The basic answer to this question is a resounding “no”. Under normal circumstances, i.e. paying your Class 2 National Insurance Contribution (NIC) when HM Revenue & Customs (HMRC) ask you to, there is no such thing as Government sponsored self employed sick pay. The Class 2 NIC covers you for State Pension (at a basic level); Maternity Allowance; and Bereavement Benefits. If you want to cover yourself for being off sick, there are two ways to do it: arrange for a private health insurance scheme, or make sure you’ve got enough money in the bank to cover the likelihood that at some point you’ll need to take time away from work.
So is that why my hourly rate is higher than an employee’s?
In lots of cases, from teaching to accounting and most trades in between, the hourly rate a self employed person gets is noticeably higher than the amount paid to an employee. This is because employees are guaranteed a certain amount of work per week, or per billing period, in their contract; and because their employers are bound by law to provide them with Maternity Leave, Statutory Sick Pay, and Holiday Pay. If you work self employed but for an institution or large employer (like a school or college), your hourly rate is probably set by them. If you work completely freelance (i.e. you do different jobs for different clients with no predictable regularity), you’re likely to set your own. In both cases, the idea is to cover the fact that you don’t get self employed sick pay from the state.
I’ve heard about Employment and Support Allowance (ESA). What about that?
The ESA was introduced by the Department of Work and Pensions (DWP) in 2008. It’s intended to replace Incapacity Benefit, Severe Disablement Allowance, and Income Support – which means, of course, that you will only get it if your assessor deems you to be eligible. As there is no self employed sick pay from the Government, this is the only route you can go to get state benefits. You can find the basic criteria, and an overview introducing you to the scheme at the DWP website.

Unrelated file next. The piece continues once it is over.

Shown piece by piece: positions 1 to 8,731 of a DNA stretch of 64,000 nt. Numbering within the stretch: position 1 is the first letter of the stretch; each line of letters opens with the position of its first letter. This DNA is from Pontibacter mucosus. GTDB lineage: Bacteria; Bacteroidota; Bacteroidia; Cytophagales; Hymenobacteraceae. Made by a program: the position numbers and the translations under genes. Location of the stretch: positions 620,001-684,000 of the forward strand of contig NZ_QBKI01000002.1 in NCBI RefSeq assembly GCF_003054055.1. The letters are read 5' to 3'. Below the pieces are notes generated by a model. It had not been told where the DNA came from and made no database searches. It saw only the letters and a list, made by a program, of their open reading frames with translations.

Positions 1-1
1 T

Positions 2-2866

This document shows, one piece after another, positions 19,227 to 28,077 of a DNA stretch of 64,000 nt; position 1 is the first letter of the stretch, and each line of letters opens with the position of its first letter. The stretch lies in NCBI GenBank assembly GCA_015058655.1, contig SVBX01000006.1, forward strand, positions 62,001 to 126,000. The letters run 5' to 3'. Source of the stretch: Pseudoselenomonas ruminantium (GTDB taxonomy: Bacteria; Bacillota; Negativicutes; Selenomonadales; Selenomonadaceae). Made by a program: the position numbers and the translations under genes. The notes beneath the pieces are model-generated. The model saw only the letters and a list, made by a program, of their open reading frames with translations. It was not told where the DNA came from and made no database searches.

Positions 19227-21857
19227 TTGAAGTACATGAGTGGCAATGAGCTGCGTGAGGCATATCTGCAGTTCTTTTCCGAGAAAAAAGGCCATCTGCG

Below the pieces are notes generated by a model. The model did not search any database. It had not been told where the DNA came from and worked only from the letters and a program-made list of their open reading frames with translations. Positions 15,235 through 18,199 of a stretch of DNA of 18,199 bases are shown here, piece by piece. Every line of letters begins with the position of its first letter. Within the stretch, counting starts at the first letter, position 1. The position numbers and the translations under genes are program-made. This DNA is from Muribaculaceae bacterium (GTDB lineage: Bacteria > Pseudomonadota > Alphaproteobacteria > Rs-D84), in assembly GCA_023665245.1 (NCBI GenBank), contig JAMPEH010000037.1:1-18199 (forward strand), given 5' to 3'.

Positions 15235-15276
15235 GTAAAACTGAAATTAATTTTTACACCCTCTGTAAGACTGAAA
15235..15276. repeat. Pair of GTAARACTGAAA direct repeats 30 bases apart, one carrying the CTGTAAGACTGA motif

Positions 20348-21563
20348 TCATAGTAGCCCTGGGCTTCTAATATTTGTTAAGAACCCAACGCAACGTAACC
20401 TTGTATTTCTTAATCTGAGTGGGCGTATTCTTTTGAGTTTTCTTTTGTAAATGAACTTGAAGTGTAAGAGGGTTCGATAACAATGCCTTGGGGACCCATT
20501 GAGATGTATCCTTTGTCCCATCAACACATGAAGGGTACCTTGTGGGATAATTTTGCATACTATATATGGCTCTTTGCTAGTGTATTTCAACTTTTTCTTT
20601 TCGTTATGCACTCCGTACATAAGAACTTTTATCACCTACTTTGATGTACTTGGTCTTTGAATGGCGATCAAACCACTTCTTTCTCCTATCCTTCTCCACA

Can you explain more about a personal health insurance policy?
Health insurance covers you for different things, depending on what you pay. To get any health insurance policy you have to go for a medical examination. The purpose of this is to find out whether you have any existing conditions that heighten your risk of falling seriously ill (i.e. ill enough that you can no longer work). You’ll be asked if you smoke, and if so how much; and how much you drink. Your age and previous medical history are also taken into consideration. The more “at risk” you are, the higher your monthly payment will be.
Is there anything I need to look out for, specifically?
Absolutely. All insurance policies are only as good as their exceptions. An exception is a clause that lets the company off paying you in particular circumstances. Before you sign up for any health insurance plan, examine the insurance schedule in detail. This will tell you what you are covered for, what you’re not – and what exceptions will apply in what circumstances. With no self employed sick pay, you need to look at how long your insurance policy will pay out for, and whether it will pay a lump sum on your death: not a nice thought, obviously, but something to think about if you have a family depending on you.
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